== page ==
Meanwhile, the report produced in collaboration with Climate Analytics and the African Climate Finance Hub, says deep global emissions reductions are the best way to head off Africa’s crippling adaptation costs. It also finds that the continent’s domestic resources are insufficient to respond to projected impacts, but would be important to complement international funding for African countries—including meeting the Cancun climate finance commitments by 2020. 

   “The best insurance against the many potential negative impacts of climate change is ambitious global mitigation action in the long-run, combined with large-scale and rapidly increasing funding for adaptation. Investing in resilience and adaptation as an integral part of national development planning can develop resilience to future climate change impacts,” said Steiner. 

   Africa is the continent where a rapidly changing climate is expected to deviate earlier than across any other continent from “normal” changes, making adaptation a matter of urgency, the report says. 

  Warming projections under medium scenarios indicate that extensive areas of Africa will exceed 2°C by the last two decades of this century relative to the late 20th century mean annual temperature. Under a high warming pathway, temperatures could exceed 2°C by mid-century across much of Africa and reach between 3°C and 6°C by the end of the century. This would have a severe impact on agricultural production, food security, human health and water availability. 

  In a 4˚C world, projections for Africa suggest sea levels could rise faster than the global average and reach 80cm above current levels by 2100 along the Indian and Atlantic Ocean coastlines, with particularly high numbers of people at risk to flooding in the coastal cities of Mozambique, Tanzania, Cameroon, Egypt, Senegal and Morocco.


“This is not just a question of money; millions of people and their livelihoods are at stake,” said Binilith Mahenge, President of AMCEN and Tanzania’s Minister of State for Environment. “Africa’s population will be at an increasing risk of undernourishment due to increasing food demand and the detrimental effects of climate change on agriculture on the continent. Global warming of 2˚C would put over 50 per cent of the African continent’s population at risk of undernourishment. Yet, the IPCC showed that without additional mitigation we are heading to 4˚C of warming.” 

  “Rising to the challenge and addressing the systemic harm that climate change may cause in Africa, thus undermining the post-2015 sustainable development agenda, warrants leaving no stone unturned in exploring opportunities for supporting adaptation actions and measures in Africa,” he added.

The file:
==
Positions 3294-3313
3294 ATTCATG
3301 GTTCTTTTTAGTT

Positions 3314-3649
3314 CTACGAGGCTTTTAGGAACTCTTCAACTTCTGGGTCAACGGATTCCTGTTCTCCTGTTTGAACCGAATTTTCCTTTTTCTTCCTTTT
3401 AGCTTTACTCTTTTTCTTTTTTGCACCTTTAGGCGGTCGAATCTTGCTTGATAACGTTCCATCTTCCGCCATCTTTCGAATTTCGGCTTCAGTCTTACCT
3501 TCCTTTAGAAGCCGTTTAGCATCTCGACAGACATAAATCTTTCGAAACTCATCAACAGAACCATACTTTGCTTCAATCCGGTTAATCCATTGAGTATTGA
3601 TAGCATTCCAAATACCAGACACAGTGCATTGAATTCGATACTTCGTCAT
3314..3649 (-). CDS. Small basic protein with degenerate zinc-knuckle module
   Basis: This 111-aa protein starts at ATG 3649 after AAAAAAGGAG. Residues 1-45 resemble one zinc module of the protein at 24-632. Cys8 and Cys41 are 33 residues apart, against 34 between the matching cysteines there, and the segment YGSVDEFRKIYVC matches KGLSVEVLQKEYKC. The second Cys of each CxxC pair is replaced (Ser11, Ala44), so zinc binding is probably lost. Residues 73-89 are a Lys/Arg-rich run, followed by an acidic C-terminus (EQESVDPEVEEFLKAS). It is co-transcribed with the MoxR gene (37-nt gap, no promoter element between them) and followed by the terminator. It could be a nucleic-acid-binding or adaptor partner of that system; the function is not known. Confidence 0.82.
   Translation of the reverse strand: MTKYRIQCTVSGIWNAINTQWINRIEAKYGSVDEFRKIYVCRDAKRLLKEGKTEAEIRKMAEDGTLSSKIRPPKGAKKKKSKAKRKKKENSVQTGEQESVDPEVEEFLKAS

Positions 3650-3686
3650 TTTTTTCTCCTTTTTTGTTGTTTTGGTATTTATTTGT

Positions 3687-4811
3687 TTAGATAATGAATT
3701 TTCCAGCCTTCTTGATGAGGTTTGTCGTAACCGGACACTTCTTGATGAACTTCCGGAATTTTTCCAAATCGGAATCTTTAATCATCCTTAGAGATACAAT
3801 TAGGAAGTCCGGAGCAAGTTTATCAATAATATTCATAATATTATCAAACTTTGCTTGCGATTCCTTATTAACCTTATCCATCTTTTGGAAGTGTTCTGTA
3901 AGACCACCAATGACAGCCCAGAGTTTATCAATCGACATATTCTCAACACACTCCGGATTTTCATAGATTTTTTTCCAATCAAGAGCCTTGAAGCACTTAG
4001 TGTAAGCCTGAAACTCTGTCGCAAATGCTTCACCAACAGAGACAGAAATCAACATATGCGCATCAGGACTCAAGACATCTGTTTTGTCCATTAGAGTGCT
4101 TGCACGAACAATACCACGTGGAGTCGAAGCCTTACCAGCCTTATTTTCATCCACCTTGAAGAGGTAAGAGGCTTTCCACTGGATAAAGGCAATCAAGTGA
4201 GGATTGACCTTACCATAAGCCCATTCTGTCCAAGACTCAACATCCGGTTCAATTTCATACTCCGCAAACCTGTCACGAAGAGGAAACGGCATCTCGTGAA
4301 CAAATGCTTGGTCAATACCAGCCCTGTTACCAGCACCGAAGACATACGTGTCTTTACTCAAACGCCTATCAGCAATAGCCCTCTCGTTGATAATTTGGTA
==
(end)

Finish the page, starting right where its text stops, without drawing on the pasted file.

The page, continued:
The report explores the extent to which African nations can contribute to closing the adaptation gap—especially in the area of identifying the resources that will be needed. 

  The evidence suggests that African countries—such as Ghana, Ethiopia and South Africa—are already committing some resources of their own to adaptation efforts. Country-case studies in the report suggest that by 2029/2030, under moderately optimistic growth scenarios, Ghana could for example – based on  hypothetical scenarios – commit US$233 million to adaptation financing, Ethiopia US$248 million, South Africa US$961 million and Togo US$18.2 million. However, international funding will be required to bridge the growing adaptation gap even if African nations commit to ways to increase domestic sources. Current levels of international finance, through bilateral and multilateral sources, are not sufficient. 

   “Because of the magnitude of the challenge, further examination of the potential and the feasibility of mobilizing untapped international, regional and domestic sources should be explored further,” said Mr. Steiner. 

   Scaling up international climate finance under the UN Framework Convention on Climate Change (UNFCCC) may lead to sufficient funding for adaptation, but even in that case, implementation can only reach its full potential if complemented by comprehensive and effective national and regional policy planning, capacity-building and governance. 

   The promotion of an effective enabling framework for private sector participation in adaptation activities would also be a key contributor to closing the funding gap, the report finds.